Gargav: Digital transformation is expected to continue to open up a wealth of opportunities. Our research found that 77 percent of businesses expect to grow by 20 percent or more in 2022. Overall, hitting these growth ambitions equates to a SGD 17 billion opportunity and with almost all of those surveyed (97 percent) planning to invest further and grow bigger, that number could be even higher.
A big driver for retail merchants is the ambition to make queues and traditional checkout counters disappear. In the near term, we expect phones to be more widely adopted as replacements for the traditional checkout and traditional kiosks to enable the endless aisle. We also expect to see more cashier-free stores, where cameras and sensors are used to detect and charge customers automatically for the products they are checking out.
RiA: Do millennials prefer to pay with card-based methods or cash? Are they more likely to adapt to the buy now pay later services? Will millennials’ preferred payment methods affect their shopping habits?
Gargav: There’s a strong preference for card-based methods over cash. BNPL services are also rising in popularity – as such retailers must be prepared to provide an array of payment methods such as digital wallets, BNPL to cater to this preference, and thereby reach the audience. This is true not just for domestic retailers, but merchants aiming to expand into the Singapore market.
The preference of card-based payment methods also presents opportunities to make payment cards the key vehicle for loyalty programmes. More than six in ten Singaporean millennial shoppers would be more likely to shop with a retailer if the loyalty programme worked automatically through their payment card.
RiA: How often do millennials make purchases on social media platforms? And how is the behavior compared to that of Gen Z?
Gargav: Nearly three out of ten millennials (28 percent) frequently make purchases on social media or messenger channels. Likewise, Gen Zs turn to social media for purchases as well even more so than millennials by a score of 34 percent. Taken together, social media represents a sales channel growing in popularity among the younger generation and retailers do well by leveraging this channel when the time is ripe.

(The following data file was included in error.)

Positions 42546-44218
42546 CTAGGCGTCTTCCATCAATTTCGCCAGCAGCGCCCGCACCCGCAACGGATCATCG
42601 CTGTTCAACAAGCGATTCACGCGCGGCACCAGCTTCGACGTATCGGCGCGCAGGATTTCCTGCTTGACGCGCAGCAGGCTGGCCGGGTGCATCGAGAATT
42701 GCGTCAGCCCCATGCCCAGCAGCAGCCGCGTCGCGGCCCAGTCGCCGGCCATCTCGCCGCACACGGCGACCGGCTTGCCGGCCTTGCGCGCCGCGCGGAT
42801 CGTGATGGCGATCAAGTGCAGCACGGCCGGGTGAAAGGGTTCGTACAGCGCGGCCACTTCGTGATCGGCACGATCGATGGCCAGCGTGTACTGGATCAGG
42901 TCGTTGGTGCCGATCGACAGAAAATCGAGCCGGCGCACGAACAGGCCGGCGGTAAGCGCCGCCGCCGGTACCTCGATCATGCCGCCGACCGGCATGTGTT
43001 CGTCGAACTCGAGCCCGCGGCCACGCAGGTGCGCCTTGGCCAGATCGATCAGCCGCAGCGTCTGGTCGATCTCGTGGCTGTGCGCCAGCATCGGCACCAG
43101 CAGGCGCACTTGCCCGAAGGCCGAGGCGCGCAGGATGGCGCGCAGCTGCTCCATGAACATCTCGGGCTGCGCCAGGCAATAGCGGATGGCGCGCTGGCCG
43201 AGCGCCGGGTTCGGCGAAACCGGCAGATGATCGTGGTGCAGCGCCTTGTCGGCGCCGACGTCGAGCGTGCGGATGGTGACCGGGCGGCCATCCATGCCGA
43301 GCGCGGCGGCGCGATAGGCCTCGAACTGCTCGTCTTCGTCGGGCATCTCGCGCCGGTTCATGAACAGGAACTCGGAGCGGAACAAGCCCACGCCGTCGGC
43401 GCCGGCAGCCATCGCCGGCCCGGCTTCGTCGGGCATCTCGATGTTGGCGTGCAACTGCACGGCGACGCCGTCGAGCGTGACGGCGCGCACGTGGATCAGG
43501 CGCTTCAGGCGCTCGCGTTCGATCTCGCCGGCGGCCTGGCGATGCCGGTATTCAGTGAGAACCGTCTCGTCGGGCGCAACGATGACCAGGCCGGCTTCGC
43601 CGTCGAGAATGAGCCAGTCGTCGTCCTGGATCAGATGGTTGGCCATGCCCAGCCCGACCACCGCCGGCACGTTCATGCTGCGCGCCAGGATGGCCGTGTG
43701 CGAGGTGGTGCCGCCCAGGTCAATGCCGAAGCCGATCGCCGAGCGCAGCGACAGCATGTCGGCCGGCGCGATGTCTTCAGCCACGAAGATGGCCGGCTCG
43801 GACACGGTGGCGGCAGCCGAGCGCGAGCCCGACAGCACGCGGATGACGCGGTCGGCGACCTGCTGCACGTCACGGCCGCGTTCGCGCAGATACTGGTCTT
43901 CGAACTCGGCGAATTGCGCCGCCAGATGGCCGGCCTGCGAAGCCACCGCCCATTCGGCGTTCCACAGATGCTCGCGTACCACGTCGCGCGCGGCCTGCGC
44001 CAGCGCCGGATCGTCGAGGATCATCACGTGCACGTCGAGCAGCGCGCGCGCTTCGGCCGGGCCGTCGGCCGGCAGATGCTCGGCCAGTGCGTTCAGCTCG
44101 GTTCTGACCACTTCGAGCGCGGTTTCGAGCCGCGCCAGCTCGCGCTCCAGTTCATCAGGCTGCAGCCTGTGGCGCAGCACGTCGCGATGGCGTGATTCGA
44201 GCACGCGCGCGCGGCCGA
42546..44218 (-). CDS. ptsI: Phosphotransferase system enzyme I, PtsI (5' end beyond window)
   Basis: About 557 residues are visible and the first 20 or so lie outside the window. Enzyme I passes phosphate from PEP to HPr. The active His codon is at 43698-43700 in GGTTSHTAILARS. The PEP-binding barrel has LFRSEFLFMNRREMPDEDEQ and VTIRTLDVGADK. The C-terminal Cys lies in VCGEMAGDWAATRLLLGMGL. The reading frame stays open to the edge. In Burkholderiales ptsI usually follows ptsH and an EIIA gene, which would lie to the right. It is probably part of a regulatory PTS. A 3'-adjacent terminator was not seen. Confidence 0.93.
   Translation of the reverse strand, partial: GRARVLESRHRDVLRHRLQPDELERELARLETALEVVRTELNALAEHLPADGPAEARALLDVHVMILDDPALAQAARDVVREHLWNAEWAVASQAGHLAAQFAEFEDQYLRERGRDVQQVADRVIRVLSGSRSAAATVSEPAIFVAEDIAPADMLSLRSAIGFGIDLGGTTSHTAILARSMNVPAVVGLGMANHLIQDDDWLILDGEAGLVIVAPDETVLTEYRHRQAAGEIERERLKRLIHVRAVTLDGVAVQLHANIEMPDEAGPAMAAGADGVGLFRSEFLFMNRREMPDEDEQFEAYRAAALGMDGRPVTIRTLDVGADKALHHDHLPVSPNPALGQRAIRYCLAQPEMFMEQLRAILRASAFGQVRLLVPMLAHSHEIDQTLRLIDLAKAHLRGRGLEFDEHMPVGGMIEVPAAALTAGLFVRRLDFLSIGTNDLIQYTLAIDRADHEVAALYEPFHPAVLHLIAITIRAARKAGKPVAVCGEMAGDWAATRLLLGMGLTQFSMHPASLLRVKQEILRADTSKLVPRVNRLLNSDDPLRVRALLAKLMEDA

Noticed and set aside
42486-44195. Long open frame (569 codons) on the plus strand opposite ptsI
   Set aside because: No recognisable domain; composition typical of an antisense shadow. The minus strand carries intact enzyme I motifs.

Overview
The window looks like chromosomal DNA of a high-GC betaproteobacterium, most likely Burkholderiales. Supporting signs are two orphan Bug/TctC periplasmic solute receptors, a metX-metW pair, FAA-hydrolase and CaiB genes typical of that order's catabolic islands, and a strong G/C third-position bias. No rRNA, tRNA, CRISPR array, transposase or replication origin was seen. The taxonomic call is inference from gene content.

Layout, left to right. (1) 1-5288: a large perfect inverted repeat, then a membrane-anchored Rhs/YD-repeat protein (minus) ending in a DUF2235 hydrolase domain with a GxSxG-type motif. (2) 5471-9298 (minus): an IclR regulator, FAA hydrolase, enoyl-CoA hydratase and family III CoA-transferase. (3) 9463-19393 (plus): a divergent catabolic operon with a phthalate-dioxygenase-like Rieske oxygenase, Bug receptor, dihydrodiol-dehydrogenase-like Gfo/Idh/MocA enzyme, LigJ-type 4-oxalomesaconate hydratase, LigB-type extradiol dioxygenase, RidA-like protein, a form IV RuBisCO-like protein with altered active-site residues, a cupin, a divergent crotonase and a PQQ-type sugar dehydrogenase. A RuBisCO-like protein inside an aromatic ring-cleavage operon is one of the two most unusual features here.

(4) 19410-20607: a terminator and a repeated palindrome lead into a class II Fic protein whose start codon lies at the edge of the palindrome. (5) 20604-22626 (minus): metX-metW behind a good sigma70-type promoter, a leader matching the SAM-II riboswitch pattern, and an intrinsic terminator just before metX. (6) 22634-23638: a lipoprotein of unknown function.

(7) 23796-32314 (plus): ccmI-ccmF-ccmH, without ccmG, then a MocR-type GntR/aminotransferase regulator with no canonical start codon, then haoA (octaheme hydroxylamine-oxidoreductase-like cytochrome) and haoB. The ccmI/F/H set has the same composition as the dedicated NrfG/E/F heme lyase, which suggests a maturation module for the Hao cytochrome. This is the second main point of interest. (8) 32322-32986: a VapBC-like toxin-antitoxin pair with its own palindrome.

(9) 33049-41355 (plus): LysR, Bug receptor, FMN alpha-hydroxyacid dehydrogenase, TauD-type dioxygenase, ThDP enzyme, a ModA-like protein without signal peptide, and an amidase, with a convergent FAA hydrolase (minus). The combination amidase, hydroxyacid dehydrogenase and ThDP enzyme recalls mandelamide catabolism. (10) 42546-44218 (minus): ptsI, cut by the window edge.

RiA: Are millennials attracted to subscription services offered by brands? Is there a difference in behavior from millennials across different Asian cities?
Gargav: Four in ten of millennials in Singapore agreed that they would be more loyal to a brand if they offer subscription services. We see the same trend in other Asian cities like Malaysia and Hong Kong.
This spells good news for subscription businesses as there is a healthy demand. In this new world where the customer relationship is king, payments play a big part in two key areas: optimizing the signup processes, and delivering uninterrupted access to customers. If signup is a breeze, potential customers are more likely to subscribe. At the same time, businesses must make sure there are no disruptions for reasons related to payments, technical or otherwise.
RiA: Do you have any tips for retailers on how they can improve the shopping experience for millennials across Asia?
Gargav: Many retailers today offer omnichannel services, but miss out on valuable cross-channel insights if their backend systems aren’t connected. This is a missed opportunity, considering how millennials love the flexibility of purchasing across multiple channels.
A solution for retailers to improve the shopping experience is to streamline their payment data into a single payments platform for a truly connected sales channel. In doing so, it no longer matters whether a customer buys online, in-app, in store, or a combination of all three. Customers will be free to dictate their experience, and retailers will also benefit from a centralized overview of their activities.